Lattice QCD Simulation in Research on Hadron Physics and the Standard Model of Elementary Particles

Yoshie
Yoshie
The University of Tsukuba’s Center for Computational Sciences (CCS), a national inter-university research facility, was established in 2004 to further the development of computational sciences. Today we spoke with Associate Professor Tomoteru Yoshie of the Division of Particle Physics and Astrophysics and Associate Professor Osamu Tatebe of the Division of High Performance Computing Systems about JLDG, the data grid created for particle physics research, and about SINET’s role therein.
(Interview date: July 1, 2008)

Could you tell us the purpose of the work done at the University of Tsukuba’s Center for Computational Sciences?

Yoshie: Firstly, we employ large-scale computer simulations and analyses to solve questions in a number of research fields. In my own specialty of computational particle physics, for example, we use lattice QCD simulation to study hadron physics and the standard model of elementary particles.

The standard model of elementary particles is a fairly well-established theory, but a major task of particle physics today is to verify whether it is really true and look for clues predictive of a theory that would go beyond the standard model. Since this kind of research is difficult to do analytically, it becomes essential to use simulation by numerical methods, in other words, to use computers.

As the name “Center for Computational Sciences” indicates, another important purpose of CCS is advanced research in computer sciences and informatics. For example, we developed the computer we are currently using, PACS-CS, together with researchers in the computer science field.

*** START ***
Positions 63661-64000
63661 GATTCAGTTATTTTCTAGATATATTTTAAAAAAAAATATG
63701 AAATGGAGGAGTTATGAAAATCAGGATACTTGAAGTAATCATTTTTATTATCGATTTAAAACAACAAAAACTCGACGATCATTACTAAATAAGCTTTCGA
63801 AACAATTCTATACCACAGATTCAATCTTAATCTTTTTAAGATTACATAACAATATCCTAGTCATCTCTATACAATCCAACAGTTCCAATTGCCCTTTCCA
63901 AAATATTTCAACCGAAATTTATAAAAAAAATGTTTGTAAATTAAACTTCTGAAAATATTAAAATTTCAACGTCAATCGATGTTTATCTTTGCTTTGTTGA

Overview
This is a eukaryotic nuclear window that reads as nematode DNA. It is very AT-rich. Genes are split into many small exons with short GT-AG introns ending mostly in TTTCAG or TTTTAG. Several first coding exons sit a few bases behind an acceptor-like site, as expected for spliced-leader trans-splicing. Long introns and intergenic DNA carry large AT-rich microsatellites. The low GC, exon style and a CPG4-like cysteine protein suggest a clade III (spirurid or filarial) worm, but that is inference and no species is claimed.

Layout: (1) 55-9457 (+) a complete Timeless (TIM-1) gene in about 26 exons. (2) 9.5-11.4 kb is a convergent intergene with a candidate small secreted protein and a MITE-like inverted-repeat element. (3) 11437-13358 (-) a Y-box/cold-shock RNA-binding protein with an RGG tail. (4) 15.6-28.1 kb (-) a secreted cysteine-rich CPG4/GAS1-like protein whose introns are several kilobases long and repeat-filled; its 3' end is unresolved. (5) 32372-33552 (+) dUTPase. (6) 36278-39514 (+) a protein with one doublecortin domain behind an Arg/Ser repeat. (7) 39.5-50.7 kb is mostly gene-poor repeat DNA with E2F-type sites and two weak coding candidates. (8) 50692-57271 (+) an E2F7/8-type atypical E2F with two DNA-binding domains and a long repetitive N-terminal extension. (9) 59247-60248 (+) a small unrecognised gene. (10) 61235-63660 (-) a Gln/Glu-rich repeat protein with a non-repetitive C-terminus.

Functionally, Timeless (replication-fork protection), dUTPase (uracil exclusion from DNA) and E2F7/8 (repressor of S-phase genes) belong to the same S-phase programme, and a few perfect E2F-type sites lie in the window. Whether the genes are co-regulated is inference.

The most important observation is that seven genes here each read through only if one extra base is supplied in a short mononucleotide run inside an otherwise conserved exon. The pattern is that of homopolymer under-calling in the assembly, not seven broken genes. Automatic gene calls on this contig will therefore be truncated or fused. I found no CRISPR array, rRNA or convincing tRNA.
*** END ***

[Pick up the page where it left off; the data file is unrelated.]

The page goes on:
So you have researchers in science fields and computer science fields working closely together?

Tatebe
Tatebe

Tatebe: That’s right. At CCS, we computer scientists come together with researchers in three target areas: particle physics and astrophysics; material and life sciences; and the global environment and biological sciences. This kind of center has few parallels in the whole of Japan, I’d say.

We have two divisions in the computer sciences: Computational Informatics and High Performance Computing Systems. I belong to the latter, which does architecture design for high-performance computers and develops the necessary systems software and technology. The demands on computers for cutting-edge research are very different from those on, say, servers for general business systems. For example, in the PACS-CS that Professor Yoshie has mentioned, we devised various ways to achieve ultra-high speed in parallel processing, such as an arrangement for high-speed data transfer to the nodes.

I believe you also have a project under way that utilizes networks for particle physics research.
What does that involve?

Yoshie: Here it gets a little technical. In our research, the basic data consist of what’s known as “QCD configurations.” Once these data have been generated, we can use them to study various properties of particles. The problem is that enormous computer resources are required to generate QCD configuration data. Even if we use a supercomputer, one machine has trouble keeping up. And so, in 2002, we initiated a project to generate basic data with the supercomputers of multiple research institutes and share them via a network.